4.1.  Data structures shared by the kernel and Venus
----------------------------------------------------


  The CodaCred structure defines a variety of user and group ids as
  they are set for the calling process. The vuid_t and vgid_t are 32 bit
  unsigned integers.  It also defines group membership in an array.  On
  Unix the CodaCred has proven sufficient to implement good security
  semantics for Coda but the structure may have to undergo modification
  for the Windows environment when these mature::

	struct CodaCred {
	    vuid_t cr_uid, cr_euid, cr_suid, cr_fsuid; /* Real, effective, set, fs uid */
	    vgid_t cr_gid, cr_egid, cr_sgid, cr_fsgid; /* same for groups */
	    vgid_t cr_groups[NGROUPS];        /* Group membership for caller */
	};


  .. Note::

     It is questionable if we need CodaCreds in Venus. Finally Venus
     doesn't know about groups, although it does create files with the
     default uid/gid.  Perhaps the list of group membership is superfluous.


  The next item is the fundamental identifier used to identify Coda
  files, the ViceFid.  A fid of a file uniquely defines a file or
  directory in the Coda filesystem within a cell [1]_::

	typedef struct ViceFid {
	    VolumeId Volume;
	    VnodeId Vnode;
	    Unique_t Unique;
	} ViceFid;

  .. [1] A cell is agroup of Coda servers acting under the aegis of a single
	 system control machine or SCM. See the Coda Administration manual
	 for a detailed description of the role of the SCM.

  Each of the constituent fields: VolumeId, VnodeId and Unique_t are
  unsigned 32 bit integers.  We envisage that a further field will need
  to be prefixed to identify the Coda cell; this will probably take the
  form of a Ipv6 size IP address naming the Coda cell through DNS.

  The next important structure shared between Venus and the kernel is
  the attributes of the file.  The following structure is used to
  exchange information.  It has room for future extensions such as
  support for device files (currently not present in Coda)::


	struct coda_timespec {
		int64_t         tv_sec;         /* seconds */
		long            tv_nsec;        /* nanoseconds */
	};

	struct coda_vattr {
		enum coda_vtype va_type;        /* vnode type (for create) */
		u_short         va_mode;        /* files access mode and type */
		short           va_nlink;       /* number of references to file */
		vuid_t          va_uid;         /* owner user id */
		vgid_t          va_gid;         /* owner group id */
		long            va_fsid;        /* file system id (dev for now) */
		long            va_fileid;      /* file id */
		u_quad_t        va_size;        /* file size in bytes */
		long            va_blocksize;   /* blocksize preferred for i/o */
		struct coda_timespec va_atime;  /* time of last access */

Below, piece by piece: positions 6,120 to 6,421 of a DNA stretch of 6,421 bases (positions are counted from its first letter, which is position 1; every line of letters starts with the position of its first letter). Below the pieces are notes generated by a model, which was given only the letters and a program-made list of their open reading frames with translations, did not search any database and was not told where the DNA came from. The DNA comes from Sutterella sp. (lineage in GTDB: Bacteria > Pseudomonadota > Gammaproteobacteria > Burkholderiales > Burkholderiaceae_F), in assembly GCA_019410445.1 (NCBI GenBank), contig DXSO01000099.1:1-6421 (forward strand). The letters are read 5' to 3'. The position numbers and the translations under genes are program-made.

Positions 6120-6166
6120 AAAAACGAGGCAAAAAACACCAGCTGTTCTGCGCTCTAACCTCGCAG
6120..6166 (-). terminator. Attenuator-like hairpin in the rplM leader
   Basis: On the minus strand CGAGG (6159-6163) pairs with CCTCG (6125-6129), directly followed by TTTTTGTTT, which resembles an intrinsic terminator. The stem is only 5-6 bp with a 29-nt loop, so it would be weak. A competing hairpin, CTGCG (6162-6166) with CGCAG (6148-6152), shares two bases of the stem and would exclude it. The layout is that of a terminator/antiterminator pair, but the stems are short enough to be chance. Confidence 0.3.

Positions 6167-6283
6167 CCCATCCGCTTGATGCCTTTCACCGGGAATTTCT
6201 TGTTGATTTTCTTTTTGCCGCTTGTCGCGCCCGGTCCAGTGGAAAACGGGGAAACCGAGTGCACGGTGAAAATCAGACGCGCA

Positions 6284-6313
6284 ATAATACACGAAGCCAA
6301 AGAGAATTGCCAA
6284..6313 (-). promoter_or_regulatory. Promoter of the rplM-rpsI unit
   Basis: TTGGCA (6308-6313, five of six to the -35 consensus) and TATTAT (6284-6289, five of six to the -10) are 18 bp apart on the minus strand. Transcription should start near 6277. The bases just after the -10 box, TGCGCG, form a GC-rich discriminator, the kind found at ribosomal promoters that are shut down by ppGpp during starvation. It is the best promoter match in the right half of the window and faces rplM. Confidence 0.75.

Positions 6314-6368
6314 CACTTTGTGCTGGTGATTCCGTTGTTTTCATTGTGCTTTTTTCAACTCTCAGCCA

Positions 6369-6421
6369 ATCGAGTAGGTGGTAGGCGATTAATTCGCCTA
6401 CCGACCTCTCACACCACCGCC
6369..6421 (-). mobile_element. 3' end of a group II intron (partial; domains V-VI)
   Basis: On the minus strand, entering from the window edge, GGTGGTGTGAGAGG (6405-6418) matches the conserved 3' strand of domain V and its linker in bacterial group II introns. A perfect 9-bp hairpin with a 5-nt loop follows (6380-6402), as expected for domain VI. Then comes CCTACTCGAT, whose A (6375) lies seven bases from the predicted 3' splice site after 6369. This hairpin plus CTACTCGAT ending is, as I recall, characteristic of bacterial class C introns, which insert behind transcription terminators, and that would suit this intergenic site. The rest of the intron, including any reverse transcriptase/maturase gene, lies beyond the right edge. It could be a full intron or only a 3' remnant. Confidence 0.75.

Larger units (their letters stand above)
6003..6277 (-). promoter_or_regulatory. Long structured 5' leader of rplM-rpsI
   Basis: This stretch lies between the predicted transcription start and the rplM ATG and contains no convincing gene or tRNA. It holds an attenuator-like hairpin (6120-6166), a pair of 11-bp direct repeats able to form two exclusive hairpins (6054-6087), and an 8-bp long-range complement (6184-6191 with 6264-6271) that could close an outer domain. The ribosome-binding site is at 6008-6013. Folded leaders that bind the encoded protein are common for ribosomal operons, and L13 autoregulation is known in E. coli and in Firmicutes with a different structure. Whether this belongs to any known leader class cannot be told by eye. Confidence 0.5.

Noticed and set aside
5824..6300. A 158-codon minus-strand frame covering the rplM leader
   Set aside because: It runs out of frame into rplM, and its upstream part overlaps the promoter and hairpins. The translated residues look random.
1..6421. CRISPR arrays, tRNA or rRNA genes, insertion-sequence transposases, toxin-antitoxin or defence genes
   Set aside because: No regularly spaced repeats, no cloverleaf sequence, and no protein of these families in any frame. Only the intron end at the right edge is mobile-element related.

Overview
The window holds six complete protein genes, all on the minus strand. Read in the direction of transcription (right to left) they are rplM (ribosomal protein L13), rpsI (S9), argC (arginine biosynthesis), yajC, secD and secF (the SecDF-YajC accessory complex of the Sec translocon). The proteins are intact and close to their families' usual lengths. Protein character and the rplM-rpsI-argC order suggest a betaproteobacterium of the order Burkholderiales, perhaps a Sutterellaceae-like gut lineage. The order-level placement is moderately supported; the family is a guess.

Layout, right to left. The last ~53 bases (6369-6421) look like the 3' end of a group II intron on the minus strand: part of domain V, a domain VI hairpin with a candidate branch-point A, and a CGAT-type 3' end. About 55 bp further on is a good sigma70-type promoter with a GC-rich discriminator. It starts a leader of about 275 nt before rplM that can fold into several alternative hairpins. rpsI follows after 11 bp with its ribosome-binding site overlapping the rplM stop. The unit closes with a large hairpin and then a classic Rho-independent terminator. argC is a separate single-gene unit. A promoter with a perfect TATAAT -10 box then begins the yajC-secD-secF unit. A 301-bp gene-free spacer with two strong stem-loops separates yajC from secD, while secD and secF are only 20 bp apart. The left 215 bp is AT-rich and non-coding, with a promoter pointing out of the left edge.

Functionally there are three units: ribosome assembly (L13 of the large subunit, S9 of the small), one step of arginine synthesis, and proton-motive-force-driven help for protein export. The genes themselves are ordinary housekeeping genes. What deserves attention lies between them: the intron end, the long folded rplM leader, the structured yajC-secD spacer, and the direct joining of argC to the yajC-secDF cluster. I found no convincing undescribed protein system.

struct coda_timespec va_mtime;  /* time of last modification */
		struct coda_timespec va_ctime;  /* time file changed */
		u_long          va_gen;         /* generation number of file */
		u_long          va_flags;       /* flags defined for file */
		dev_t           va_rdev;        /* device special file represents */
		u_quad_t        va_bytes;       /* bytes of disk space held by file */
		u_quad_t        va_filerev;     /* file modification number */
		u_int           va_vaflags;     /* operations flags, see below */
		long            va_spare;       /* remain quad aligned */
	};


4.2.  The pioctl interface
--------------------------


  Coda specific requests can be made by application through the pioctl
  interface. The pioctl is implemented as an ordinary ioctl on a
  fictitious file /coda/.CONTROL.  The pioctl call opens this file, gets
  a file handle and makes the ioctl call. Finally it closes the file.

  The kernel involvement in this is limited to providing the facility to
  open and close and pass the ioctl message and to verify that a path in
  the pioctl data buffers is a file in a Coda filesystem.

  The kernel is handed a data packet of the form::

	struct {
	    const char *path;
	    struct ViceIoctl vidata;
	    int follow;
	} data;



  where::


	struct ViceIoctl {
		caddr_t in, out;        /* Data to be transferred in, or out */
		short in_size;          /* Size of input buffer <= 2K */
		short out_size;         /* Maximum size of output buffer, <= 2K */
	};



  The path must be a Coda file, otherwise the ioctl upcall will not be
  made.

  .. Note:: The data structures and code are a mess.  We need to clean this up.


**We now proceed to document the individual calls**:


4.3.  root
----------


  Arguments
     in

	empty

     out::

		struct cfs_root_out {
		    ViceFid VFid;
		} cfs_root;



  Description
    This call is made to Venus during the initialization of
    the Coda filesystem. If the result is zero, the cfs_root structure
    contains the ViceFid of the root of the Coda filesystem. If a non-zero
    result is generated, its value is a platform dependent error code